News / Middle East

VOA Finds Evidence of Syrian Cluster Bomb Use

VOA Finds Evidence of Syrian Cluster Bomb Usei
X
March 04, 2013 3:56 PM
The Syrian government says it does not use cluster bombs against rebels or civilians. Human rights groups, however, say they have accumulated an array of evidence proving otherwise. On a recent trip to northern Syria, VOA's Scott Bobb found the remains of bombs that seem to bolster the activists' claims.
VOA Finds Evidence of Syrian Cluster Bomb Use
Scott Bobb
The Syrian government says it does not use cluster bombs against rebels or civilians. Human rights groups, however, say they have accumulated an array of evidence proving otherwise.
Screen capture from video shot by VOA shows remains of bomb with Russian markings that seems to bolster the activists' claims that Syrian government used cluster bombs, in Azaz, Syria. (VOA)Screen capture from video shot by VOA shows remains of bomb with Russian markings that seems to bolster the activists' claims that Syrian government used cluster bombs, in Azaz, Syria. (VOA)
x
Screen capture from video shot by VOA shows remains of bomb with Russian markings that seems to bolster the activists' claims that Syrian government used cluster bombs, in Azaz, Syria. (VOA)
Screen capture from video shot by VOA shows remains of bomb with Russian markings that seems to bolster the activists' claims that Syrian government used cluster bombs, in Azaz, Syria. (VOA)


In late January, residents of Azaz say Syrian government forces dropped nine large cluster bombs, what arms experts say is a particularly deadly weapon, on a neighborhood near the outskirts of town.
 
Russian markings on the remains indicate they were made more than 30 years ago. Each cluster bomb is specified to contain 30 smaller bombs — commonly referred to as submunitions or bomblets — that detach from the main bomb amid descent in order to inflict maximum damage. Local resident Mohamed Bakri described what happened.

“We were in our houses when we heard an airplane. Some people ran out into the fields and then the airplane dropped the bombs. We are farmers here. There there are no rebels or terrorists,” said Bakri.

Residents say only one of the large bombs detonated. Its bomblets landed in many places. Witnesses say one penetrated a house and seriously wounded Bakri's brother-in-law, a female cousin and three children.

The Syrian army said it does not possess cluster bombs, and Russia's foreign minister has said the Syrian government is not using cluster munitions from Russia.

VOA showed photos of the bomb parts to several weapons experts. Chris Harmer, with the Institute for the Study of War, said they are not cluster weapons.

"This looks to me like an 81 millimeter mortar, or possibly a 120-millimeter mortar. This is clearly not a cluster munition," said Harmer.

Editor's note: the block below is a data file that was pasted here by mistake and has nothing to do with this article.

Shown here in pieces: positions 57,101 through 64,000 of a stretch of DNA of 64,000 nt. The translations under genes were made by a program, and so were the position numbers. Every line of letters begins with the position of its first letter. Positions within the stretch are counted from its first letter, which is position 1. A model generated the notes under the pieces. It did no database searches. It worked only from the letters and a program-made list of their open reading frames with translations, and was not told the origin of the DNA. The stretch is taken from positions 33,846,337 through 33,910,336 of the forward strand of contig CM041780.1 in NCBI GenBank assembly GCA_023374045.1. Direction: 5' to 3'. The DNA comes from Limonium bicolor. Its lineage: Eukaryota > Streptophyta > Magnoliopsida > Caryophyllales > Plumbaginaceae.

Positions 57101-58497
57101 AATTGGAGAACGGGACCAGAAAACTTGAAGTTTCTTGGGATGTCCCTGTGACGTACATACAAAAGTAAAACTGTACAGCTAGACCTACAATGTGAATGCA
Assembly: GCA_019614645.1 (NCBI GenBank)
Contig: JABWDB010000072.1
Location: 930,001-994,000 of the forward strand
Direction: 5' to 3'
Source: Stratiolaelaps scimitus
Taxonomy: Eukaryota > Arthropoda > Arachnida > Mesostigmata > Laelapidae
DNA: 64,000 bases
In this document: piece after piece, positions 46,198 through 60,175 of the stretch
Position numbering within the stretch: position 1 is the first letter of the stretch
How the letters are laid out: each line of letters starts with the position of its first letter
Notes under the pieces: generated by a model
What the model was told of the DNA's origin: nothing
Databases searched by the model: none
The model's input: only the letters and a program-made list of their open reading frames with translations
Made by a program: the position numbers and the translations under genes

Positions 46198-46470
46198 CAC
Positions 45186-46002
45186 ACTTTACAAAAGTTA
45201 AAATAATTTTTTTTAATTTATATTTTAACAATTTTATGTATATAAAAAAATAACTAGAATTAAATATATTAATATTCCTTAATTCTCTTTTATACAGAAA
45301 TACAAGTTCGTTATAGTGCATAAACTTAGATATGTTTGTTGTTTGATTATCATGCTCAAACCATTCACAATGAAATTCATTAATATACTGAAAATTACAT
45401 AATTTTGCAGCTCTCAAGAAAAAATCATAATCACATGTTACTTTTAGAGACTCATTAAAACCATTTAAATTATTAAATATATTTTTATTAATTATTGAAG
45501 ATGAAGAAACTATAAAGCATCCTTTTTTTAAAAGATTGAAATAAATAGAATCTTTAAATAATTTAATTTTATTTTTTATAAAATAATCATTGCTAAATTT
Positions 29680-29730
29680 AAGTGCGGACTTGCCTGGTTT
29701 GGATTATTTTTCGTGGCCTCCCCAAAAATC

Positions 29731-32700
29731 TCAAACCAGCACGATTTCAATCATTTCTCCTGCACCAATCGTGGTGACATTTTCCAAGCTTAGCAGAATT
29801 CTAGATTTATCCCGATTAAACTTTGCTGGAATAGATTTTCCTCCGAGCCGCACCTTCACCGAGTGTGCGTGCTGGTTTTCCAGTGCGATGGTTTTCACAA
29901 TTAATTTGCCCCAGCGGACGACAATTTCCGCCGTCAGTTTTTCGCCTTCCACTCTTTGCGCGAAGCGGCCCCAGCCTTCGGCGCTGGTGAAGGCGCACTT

​Several other analysts contacted by VOA, however, strongly disagree.

An expert with the Washington-based Global Security group, Joseph Trevithick, said the photos show a type of cluster bomb designed to destroy armored vehicles, such as tanks, not people.

“It suggests that the government is either trying to instill fear in the local population or [it] fears the local population has been infiltrated by anti-government elements and is using the means it feels it has available to attack them,” he said.

Cluster Munitions Factbox:

  • Weapon containing many explosive submunitions or bomblets
  • Dropped from aircraft or fired from the ground
  • Weapon breaks open in the air, scattering submunitions across a broad area
  • Many submunitions fail to explode on impact, putting people at risk for years
  • Several countries have used cluster bombs, including the United States
  • The U.S. says cluster munitions have demonstrated military utility, and can often result in less collateral damage than a larger bomb or artillery shell
Human rights groups say the Syrian military since October regularly has been using cluster bombs on civilians in rebel-controlled areas.

Donatella Rovero is documenting cluster bomb attacks for Amnesty International. She said cluster bombs have killed or wounded tens of thousands of civilians, and have virtually emptied villages and towns in rebel-held areas.

“Yes. Quite clearly the use of indiscriminate weapons on non-military targets and certainly on the scale as we've seen in Syria, there is no doubt that this constitutes war crimes,” said Rovero.

U.N. officials are urging the International Criminal Court to investigate senior Syrian officials for possible war crimes and crimes against humanity.

Azaz has been bombed repeatedly by Syrian government forces since the rebels seized it eight months ago. Once home to 55,000 people, it is now a ghost town: 90 percent of the residents have fled.

You May Like

US States Where Women Work for Free

Women earn less than men in all 50 states More

Video Seoul Sponsors Korean Unification Fair

At a recent even in Seoul, border communities promoted benefits of increased cooperation and North Korean defectors shared stories of life since the war More

Video VOA EXCLUSIVE: Iraq President Vows Fight to Death Against IS

In wide-ranging interview, Fuad Masum describes new type of fight that will take time to win More

This forum has been closed.
Comment Sorting
Comments
     
by: Will from: Northern California
March 05, 2013 11:05 AM